U2 Magazine: May 1982
ON THE EDGE OF SUCCESS
by Tom Nolan
aren't too many players who can be said to have developed their own style on an instrument as clich-ridden as the electric
guitar, but undoubtedly one such musician is The Edge. In the five years since the band's inception, he has steadily evolved
a unique approach that owes absolutely nothing to anyone, and indeed I can't think of anybody who sounds remotely like him.
So how did he manage to come up with his own sound in the first place? Obviously there were several factors, mainly
connected with the way the band got together, as The Edge explains.
"I suppose the first link in the chain was a visit
to the local jumble sale where I purchased a guitar for a pound. That was my first instrument. It was an acoustic guitar and
me and my elder brother Dick both played it, plonking away, all very rudimentary stuff, open chords and all that. The next
stage was a note on the school board to the effect that 'Larry had wasted a lot of money on drums and was interested in finding
other people to waste money on guitars' and stuff like that, so we all in his kitchen one day. I think between us there was
one kit of drums, one bass without amp ('I had a purple Marshall amp with a tatty little speaker that used to blow up every
time I wound it up', protested Adam), one borrowed electric guitar and a borrowed amplifier. It was like first day in the
army. everyone was knocked into shape and telling everyone else what to do. It was Larry's kitchen so he was sort of in charge,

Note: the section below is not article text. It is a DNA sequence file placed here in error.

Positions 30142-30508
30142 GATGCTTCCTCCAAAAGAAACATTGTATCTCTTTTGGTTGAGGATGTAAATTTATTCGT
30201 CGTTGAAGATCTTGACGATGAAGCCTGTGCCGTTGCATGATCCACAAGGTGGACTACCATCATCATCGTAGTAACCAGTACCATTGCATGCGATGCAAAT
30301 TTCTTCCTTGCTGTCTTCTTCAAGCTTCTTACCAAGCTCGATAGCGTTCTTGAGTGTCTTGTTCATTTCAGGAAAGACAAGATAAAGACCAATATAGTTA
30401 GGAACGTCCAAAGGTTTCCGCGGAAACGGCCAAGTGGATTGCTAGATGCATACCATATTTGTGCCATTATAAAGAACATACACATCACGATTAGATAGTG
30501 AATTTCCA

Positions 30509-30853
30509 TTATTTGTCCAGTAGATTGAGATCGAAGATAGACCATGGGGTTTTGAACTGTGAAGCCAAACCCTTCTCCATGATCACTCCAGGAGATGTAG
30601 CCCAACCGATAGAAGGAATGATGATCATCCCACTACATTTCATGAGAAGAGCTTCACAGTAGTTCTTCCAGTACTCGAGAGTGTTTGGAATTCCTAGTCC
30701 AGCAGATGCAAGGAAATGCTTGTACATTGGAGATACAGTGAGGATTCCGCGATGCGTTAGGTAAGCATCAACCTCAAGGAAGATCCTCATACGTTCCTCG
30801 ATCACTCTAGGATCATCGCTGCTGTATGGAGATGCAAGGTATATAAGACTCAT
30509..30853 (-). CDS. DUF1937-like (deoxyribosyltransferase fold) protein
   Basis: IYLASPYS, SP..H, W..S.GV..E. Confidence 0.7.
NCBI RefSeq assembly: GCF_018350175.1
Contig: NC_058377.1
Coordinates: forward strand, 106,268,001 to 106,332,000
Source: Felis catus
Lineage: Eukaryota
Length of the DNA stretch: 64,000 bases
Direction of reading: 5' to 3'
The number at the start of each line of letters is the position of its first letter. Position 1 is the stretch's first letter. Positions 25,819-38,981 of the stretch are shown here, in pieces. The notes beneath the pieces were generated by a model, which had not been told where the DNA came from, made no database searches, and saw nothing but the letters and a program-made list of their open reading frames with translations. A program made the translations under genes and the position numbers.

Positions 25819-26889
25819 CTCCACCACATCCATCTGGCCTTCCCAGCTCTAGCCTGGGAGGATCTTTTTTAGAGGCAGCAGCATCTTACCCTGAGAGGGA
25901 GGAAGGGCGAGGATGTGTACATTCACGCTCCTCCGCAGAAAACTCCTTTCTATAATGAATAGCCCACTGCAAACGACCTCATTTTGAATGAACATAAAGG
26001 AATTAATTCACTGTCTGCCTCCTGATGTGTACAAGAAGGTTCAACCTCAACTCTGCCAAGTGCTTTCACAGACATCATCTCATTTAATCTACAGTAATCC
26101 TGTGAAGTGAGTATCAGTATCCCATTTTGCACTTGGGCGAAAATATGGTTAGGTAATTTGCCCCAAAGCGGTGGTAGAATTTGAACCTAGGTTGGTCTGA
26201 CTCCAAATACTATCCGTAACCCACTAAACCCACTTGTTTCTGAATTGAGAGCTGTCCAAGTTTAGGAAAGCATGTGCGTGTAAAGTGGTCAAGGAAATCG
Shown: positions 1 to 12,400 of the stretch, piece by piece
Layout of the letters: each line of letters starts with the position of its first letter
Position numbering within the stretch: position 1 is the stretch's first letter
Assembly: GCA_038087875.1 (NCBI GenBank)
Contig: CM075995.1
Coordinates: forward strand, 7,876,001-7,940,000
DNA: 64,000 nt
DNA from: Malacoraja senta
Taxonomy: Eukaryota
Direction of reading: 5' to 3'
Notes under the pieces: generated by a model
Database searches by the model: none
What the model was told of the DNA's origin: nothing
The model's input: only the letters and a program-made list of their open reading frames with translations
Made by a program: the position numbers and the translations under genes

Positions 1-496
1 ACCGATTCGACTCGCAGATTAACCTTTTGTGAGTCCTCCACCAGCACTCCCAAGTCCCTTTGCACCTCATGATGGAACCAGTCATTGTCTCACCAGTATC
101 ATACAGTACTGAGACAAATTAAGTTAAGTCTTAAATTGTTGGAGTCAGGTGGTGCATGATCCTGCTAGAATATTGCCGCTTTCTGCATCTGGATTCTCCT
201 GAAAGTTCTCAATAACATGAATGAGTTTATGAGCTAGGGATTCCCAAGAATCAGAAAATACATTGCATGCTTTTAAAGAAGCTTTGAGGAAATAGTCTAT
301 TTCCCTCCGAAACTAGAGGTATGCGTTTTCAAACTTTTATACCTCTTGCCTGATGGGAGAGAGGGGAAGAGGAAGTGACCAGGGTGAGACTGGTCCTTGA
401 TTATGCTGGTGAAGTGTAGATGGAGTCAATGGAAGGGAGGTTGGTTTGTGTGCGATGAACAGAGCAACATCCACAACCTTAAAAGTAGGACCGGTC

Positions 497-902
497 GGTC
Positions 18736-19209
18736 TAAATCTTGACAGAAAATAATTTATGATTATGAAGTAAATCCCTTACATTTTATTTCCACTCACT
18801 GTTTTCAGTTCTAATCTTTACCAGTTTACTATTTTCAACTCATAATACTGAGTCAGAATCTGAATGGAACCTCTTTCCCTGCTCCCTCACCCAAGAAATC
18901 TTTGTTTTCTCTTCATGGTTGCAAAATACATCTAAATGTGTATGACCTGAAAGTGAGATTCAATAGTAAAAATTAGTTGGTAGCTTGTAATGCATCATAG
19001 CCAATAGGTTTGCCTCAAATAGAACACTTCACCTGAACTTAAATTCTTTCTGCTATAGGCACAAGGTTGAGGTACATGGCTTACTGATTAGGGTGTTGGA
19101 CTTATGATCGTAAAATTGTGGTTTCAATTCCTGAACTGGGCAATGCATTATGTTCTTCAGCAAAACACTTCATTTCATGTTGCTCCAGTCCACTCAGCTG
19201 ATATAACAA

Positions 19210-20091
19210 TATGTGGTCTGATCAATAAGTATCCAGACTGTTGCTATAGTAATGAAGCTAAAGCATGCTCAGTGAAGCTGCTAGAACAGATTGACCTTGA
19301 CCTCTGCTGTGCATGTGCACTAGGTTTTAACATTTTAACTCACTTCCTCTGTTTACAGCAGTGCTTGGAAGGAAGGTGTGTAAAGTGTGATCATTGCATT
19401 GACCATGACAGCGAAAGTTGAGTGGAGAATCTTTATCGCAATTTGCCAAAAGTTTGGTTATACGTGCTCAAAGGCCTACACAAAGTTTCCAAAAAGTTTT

but he was only really interested in playing drums, so eventually it winnowed down from four lead guitar players to three,
then to two, then Bono started to concentrate fully on vocals, so It developed from there.
We never got into it because
we wanted to make a living. It certainly didn't enter my head at that stage. I may have been naive but I'm not that stupid.
I think maybe a year later it suddenly dawned m us that actually there wasn't such a gulf of musical ability or talent between
the stage we were at and the stage that most bands on television and with recording deals were at, so we decided then that
we would go for it.'
Gigs followed and the band began to get a following in Dublin. Eventually Bono packed his bag
and took a trip to London with his girlfriend, calling round to music papers and talking to people about U2.
a bit of interest going', recalled The Edge, and during that six month stage we were talking to yourself.'
a reference to the period in September '79 when I, as an EMI A&R man, went to Dublin to see them and decided there and
then that this was the best new band around and must be signed immediately. Sadly I was alone in this opinion, and to my and
the band's intense disappointment the deal was unceremoniously booted out.
'That was a devastating period of our lives, as you
can well imagine, but we rebounded quite well, and eventually we came and did a small London tour, and off the back of that
and the subsequent Irish tour, we signed to Island Records about seven months later.'
'Much earlier on we tried to
do cover versions of things, but to be honest we were so bad at working out stuff that we just had to give it up and write